Maria Salgado said she agreed to lend Ortiz the down payment money and use her brother's credit to buy the house because Ortiz was her "best friend."
"She wanted to buy a house. I wanted to help her," Salgado said. Her own credit was not good enough to help Ortiz, but that of her brother, a construction worker, was, she said.
"I asked my brother to help my best friend," Salgado said. She confirmed that she and Ortiz had planned to remove Hernandez's name from the title after one year. But Salgado said she did not agree to refinance.
Joe DiSalvo, a mortgage broker with Continental Mortgage and Investment Corp. in Arlington, reviewed Ortiz's housing documents at the request of The Washington Post and found them loaded with junk fees and an overpriced appraisal. The "excessive" closing costs, he said, were upward of $10,000.
Blissfully unaware, Ortiz hung filmy white and maroon curtains in her home on East Reed Avenue. She put photographs of her family and the Sacred Heart of Jesus on the living room walls. She paid the mortgage every month, sometimes selling jewelry, forgoing other bills or taking out loans to do so. But she owned a home. She was happy.
So much so that she encouraged her niece Karla Ortiz to talk to Salgado. In September 2006, Karla, a Honduran immigrant who cleans houses for a living, was able to buy a half-million-dollar house in Springfield, and she paid $10,000 more than the asking price. Because her credit was poor, she used a friend's name and credit report on the mortgage application. No one blinked an eye.
Karla Ortiz, 30, said she worried that the house cost more than she could afford. Salgado maintains that she never showed houses to Karla Ortiz or anyone else.
Ortiz borrowed $8,000 for a down payment from an acquaintance at 20 percent interest.
She made three $5,000 monthly mortgage payments before the home on Middlesex Avenue went into foreclosure and her friend signed the house over to their mortgage broker.
* * *
The end of Glenda Ortiz's dream came swiftly. By February 2007, she and her husband couldn't pay the bills. Their power was about to be shut off because they owed Dominion Virginia Power $1,185. The city of Alexandria sent letters demanding the $7,215.88 they owed in property taxes.
She fell behind on the mortgage.
The refinance scheme she had worked out with Salgado fell through. The house had not appreciated as expected, and the bank would not help her with a payment plan. Although her name was listed on the deed, she was not listed as a borrower on the loan, records show. Ortiz said bank officials told her that they didn't have the authority to negotiate with her. When she called Hernandez for help, she said, he told her to leave the home.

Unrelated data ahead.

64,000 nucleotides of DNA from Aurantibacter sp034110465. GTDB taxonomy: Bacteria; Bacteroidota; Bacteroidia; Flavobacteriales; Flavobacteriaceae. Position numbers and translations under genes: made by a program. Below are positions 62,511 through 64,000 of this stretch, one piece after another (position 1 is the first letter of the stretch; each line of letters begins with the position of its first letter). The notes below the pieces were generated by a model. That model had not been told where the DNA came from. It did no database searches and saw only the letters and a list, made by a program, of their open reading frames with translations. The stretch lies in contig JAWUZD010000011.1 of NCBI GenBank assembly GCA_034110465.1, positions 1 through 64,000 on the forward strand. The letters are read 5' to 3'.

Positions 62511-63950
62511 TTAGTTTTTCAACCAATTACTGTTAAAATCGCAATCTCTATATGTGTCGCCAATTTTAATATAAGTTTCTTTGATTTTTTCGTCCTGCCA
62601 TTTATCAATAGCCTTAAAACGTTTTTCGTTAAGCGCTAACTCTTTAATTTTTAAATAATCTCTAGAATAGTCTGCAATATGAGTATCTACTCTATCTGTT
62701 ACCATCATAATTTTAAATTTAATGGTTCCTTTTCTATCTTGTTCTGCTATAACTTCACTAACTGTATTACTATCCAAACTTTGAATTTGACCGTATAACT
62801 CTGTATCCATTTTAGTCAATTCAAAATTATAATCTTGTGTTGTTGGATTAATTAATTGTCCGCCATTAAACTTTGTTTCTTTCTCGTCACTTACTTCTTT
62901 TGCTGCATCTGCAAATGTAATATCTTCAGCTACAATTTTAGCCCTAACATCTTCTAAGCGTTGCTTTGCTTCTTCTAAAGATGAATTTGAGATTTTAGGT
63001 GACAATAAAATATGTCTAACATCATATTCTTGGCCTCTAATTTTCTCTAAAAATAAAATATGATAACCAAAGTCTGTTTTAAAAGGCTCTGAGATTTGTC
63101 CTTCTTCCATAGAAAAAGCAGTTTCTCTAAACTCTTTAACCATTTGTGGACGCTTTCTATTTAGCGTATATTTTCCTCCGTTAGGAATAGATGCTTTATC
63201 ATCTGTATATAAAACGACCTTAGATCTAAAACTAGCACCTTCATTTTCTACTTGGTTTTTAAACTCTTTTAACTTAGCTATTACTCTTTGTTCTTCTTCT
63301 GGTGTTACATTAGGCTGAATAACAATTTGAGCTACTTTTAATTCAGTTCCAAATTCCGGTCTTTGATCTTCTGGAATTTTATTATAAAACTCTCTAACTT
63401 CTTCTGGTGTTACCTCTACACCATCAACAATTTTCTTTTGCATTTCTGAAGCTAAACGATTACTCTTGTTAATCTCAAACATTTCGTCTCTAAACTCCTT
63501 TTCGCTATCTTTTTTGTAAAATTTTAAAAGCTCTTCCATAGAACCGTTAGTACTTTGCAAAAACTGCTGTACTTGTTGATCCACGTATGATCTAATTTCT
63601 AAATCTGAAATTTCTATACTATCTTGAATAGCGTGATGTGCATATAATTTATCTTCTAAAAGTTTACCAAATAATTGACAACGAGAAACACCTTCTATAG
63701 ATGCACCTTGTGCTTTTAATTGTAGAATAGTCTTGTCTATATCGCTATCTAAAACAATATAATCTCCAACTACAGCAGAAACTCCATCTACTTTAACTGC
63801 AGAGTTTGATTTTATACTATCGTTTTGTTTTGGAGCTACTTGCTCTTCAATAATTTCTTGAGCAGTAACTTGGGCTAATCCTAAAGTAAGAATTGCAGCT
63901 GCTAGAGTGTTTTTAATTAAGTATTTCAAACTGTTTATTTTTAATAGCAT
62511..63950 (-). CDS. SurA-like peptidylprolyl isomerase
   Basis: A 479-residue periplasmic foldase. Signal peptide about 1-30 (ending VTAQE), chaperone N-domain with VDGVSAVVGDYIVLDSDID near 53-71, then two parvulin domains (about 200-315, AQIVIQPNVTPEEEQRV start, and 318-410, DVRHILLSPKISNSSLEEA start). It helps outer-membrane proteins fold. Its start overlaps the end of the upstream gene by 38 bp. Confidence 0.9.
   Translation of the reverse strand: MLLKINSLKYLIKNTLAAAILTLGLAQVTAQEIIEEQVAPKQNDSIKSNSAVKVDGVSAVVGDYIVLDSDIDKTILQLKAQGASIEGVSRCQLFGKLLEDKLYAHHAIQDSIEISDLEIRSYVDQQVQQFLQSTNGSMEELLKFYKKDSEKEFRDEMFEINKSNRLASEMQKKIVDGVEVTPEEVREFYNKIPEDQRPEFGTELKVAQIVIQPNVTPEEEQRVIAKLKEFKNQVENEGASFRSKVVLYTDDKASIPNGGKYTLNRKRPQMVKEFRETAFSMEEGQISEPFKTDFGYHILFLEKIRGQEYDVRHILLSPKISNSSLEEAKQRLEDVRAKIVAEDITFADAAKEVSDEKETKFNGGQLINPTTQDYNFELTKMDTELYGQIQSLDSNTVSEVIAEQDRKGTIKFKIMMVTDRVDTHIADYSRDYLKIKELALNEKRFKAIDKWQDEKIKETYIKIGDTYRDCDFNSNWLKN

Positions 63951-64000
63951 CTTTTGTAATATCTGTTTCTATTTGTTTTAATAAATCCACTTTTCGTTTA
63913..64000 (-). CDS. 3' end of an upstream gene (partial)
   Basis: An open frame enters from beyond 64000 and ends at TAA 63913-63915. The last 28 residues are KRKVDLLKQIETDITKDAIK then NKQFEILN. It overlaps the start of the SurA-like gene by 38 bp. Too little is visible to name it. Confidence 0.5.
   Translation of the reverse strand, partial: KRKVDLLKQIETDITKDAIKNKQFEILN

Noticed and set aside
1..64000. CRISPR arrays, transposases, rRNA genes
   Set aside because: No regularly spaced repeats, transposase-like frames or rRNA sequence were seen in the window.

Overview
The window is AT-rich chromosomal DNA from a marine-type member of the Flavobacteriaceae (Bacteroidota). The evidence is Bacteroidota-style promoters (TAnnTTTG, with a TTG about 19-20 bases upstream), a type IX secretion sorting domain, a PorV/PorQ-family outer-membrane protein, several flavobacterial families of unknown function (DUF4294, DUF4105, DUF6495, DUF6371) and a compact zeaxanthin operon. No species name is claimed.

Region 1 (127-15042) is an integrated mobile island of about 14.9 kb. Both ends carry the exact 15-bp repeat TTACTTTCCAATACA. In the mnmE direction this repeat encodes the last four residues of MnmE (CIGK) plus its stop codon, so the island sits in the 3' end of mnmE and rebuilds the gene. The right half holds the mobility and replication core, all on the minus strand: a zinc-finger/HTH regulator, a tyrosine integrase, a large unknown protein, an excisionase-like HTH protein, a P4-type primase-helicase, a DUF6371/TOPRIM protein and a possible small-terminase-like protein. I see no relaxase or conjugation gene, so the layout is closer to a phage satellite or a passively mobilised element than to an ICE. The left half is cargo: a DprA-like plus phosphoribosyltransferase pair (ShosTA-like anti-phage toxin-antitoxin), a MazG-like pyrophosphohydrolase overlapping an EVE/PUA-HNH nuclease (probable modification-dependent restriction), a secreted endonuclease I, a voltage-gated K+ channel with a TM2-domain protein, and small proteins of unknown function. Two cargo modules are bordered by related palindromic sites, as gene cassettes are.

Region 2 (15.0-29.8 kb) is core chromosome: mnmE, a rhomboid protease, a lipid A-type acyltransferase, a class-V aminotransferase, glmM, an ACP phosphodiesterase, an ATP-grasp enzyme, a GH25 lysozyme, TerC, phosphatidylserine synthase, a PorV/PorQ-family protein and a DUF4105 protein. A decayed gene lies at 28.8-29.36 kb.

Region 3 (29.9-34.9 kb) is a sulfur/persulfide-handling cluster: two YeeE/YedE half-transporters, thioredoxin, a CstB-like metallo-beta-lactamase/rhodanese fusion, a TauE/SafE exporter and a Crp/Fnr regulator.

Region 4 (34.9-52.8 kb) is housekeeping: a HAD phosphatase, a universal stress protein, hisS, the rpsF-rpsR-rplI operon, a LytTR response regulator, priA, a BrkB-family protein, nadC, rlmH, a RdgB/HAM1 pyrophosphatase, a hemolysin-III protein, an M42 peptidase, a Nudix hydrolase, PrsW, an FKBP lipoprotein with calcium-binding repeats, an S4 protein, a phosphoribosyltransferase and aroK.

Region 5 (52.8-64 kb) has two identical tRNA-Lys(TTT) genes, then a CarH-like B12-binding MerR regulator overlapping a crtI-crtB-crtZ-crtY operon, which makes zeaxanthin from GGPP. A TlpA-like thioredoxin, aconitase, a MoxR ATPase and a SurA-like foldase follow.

With the home in foreclosure, Hernandez's attorney sent Ortiz a letter threatening legal action unless she turned it over to him as a gift. "You have caused Saul much damage by ignoring your duties and by taking advantage of his good faith," the letter read in Spanish. Maria Salgado said she borrowed $21,000 from a friend to bring the mortgage payments up to date because she didn't want to ruin her brother's credit. "It was all my fault," she said. "Saul didn't know Glenda."
Ortiz sought out lawyer Howard Woodson for help. In October, he urged her to sign an agreement to gift the house to Hernandez. Although she refused and asked for a hearing, a Circuit Court judge ordered Ortiz to gift the home to Hernandez. It includes a clause prohibiting Ortiz from suing Salgado and Hernandez for fraud, according to court records.
"My house. My dream. It was all an illusion," Ortiz said. She has scraped the money together to hire a new lawyer and has filed an appeal.
Hernandez, who sold the home in December for $380,000, according to Alexandria property records, did not return several phone calls seeking comment. His attorney, Don Haddock, said the judge's order corrected the "erroneous" housing document to clarify that Hernandez and Ortiz are not married.
"Is [what they did] illegal? I don't think it's illegal," Woodson said. "But you've knowingly induced people to enter a bad agreement."
Aguilar said he saw nothing amiss in the transaction. Ortiz wanted a house, and Hernandez wanted an investment.
"Everybody was fine. Everybody was happy. But now that the market's gone down, everybody's got a problem and wants to blame it on the realtor, saying we guided them to bad loans," he said. "Everybody's blaming everybody else. But everyone contributed to the housing bubble, the banks, the real estate agents, the appraisers. Everyone's to blame."
* * *
Glenda Ortiz is again living in an apartment off Glebe Road in Arlandria. She said she had become so depressed about losing her home that she stopped working for more than a year.
The family photos are back on the walls, as is the Sacred Heart of Jesus. Michael the Archangel sits atop the bookcase, little glasses of beer set in front of him, "because he likes it." The TV blares Spanish soap operas. It is not perfect here. It is not hers. But she's tired. And it will do. "You think you're doing something right, and it turns out all wrong," she said.
She no longer dreams of owning a home in America.